RVRI has been applying vinyl wing-tag markers (blue with white numbers) on Golden Eagles since 2004. To date, we have wing-tagged over 250 migrant eagles at our banding stations. This technique is proving considerably more effec- tive than banding alone as a means of identifying individuals and receiving re-encounter information.
In 2014, eight of our wing-tagged eagles were observed, bringing our total number of wing-tag encounters to 46. These sightings help us learn where these individuals winter and summer, how far they travel, how long they live, as well as the causes of Golden Eagle mortalities. We feel fortunate to get these glimpses into the lives of these individuals, and hope to better understand the migratory ecology for the species as a whole.
Finally, and perhaps most importantly, is the picture emerging on our wing-tag encounter map. Many of our eagles are re-sighted along the Rocky Mountain Front (RMF) where the convergence of the Great Plains and the Rocky Mountains creates an obvious migration corridor from northern Canada to central Mexico. We already know from migration count data, the critical importance of the northern RMF, stretching from northern Canada to west-central Montana. Our en- counters along the southern RMF suggest this region is also very important for migrating and wintering Golden Eagles.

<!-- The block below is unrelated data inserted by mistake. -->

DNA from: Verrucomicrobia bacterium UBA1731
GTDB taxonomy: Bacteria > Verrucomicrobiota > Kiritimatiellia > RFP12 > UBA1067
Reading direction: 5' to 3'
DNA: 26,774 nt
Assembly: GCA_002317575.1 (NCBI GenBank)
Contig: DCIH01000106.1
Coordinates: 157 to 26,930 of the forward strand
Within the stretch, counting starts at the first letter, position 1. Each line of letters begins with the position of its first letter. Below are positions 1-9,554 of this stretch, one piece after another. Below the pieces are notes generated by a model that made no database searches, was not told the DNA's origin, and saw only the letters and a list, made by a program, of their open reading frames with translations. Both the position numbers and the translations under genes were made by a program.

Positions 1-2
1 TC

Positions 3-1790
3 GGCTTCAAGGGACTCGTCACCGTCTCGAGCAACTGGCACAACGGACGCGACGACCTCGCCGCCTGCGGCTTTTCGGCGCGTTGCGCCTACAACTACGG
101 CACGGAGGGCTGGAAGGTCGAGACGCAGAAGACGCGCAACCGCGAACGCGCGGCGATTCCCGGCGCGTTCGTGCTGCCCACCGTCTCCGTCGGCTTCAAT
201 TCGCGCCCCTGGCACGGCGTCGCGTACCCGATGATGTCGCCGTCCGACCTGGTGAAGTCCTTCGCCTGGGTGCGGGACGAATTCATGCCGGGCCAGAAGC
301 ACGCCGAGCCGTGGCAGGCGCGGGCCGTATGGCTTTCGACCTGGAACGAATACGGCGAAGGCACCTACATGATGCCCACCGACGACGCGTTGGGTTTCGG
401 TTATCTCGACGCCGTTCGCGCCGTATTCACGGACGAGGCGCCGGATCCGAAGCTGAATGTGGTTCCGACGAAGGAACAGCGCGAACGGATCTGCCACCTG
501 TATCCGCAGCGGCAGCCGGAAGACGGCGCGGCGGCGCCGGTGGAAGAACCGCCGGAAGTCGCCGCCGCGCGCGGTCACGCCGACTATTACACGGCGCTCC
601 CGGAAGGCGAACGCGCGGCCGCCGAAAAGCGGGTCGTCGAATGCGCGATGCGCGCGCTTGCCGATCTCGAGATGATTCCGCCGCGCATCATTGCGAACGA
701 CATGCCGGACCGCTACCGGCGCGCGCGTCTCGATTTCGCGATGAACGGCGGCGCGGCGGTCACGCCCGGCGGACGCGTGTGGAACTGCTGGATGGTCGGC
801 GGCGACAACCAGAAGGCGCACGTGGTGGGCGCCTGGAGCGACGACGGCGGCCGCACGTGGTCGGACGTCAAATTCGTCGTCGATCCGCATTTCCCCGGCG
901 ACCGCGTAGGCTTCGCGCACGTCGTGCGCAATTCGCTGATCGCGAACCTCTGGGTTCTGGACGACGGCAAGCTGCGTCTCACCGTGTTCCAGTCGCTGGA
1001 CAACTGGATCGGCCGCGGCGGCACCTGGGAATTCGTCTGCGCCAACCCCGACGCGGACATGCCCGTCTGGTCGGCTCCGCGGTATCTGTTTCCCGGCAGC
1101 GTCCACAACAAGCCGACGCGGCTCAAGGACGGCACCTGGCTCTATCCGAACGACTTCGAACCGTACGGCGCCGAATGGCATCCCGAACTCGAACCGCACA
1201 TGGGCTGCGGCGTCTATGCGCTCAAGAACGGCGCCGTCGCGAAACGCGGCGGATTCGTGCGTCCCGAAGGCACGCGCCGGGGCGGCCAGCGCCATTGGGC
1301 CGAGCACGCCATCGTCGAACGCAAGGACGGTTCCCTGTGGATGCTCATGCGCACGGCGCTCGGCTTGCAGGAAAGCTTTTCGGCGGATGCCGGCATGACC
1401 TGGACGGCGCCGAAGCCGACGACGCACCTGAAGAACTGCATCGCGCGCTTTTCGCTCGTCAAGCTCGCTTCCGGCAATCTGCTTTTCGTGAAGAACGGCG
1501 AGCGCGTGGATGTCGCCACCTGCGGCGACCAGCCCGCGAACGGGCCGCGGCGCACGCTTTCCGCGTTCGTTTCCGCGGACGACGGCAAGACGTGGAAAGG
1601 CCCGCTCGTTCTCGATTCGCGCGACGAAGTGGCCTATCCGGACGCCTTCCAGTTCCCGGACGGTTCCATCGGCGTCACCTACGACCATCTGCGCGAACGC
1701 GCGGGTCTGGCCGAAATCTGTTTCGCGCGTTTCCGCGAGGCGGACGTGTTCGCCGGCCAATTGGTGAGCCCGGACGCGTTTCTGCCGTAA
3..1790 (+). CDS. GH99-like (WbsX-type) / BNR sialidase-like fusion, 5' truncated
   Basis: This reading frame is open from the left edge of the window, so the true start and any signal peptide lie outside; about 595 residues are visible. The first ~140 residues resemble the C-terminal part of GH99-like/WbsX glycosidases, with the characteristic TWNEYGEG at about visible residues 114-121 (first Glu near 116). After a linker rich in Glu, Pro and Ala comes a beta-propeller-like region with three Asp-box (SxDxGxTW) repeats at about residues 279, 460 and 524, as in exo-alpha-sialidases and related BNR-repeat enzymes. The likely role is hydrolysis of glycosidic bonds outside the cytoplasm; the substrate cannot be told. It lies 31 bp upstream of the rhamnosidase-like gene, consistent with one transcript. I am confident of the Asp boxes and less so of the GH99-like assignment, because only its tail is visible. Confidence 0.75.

Eagle C-51, was banded and wing-tagged as a hatch-year (first year of life), male on Nora Ridge in 2007. He was encountered in Denali National Park on September 15, 2008, feeding on a road-killed Snowshoe Hare.
As time passes and data continues to trickle in, we look forward to learning more of the outcomes of these individual eagles in our efforts to learn more about Golden Eagles as a whole.
Important information includes:
Where and when eagle was encountered:
Condition of eagle: alive and well, dead, injured etc.
Your contact information so we may contact you and share with you some details about the eagle you reported. Thank You!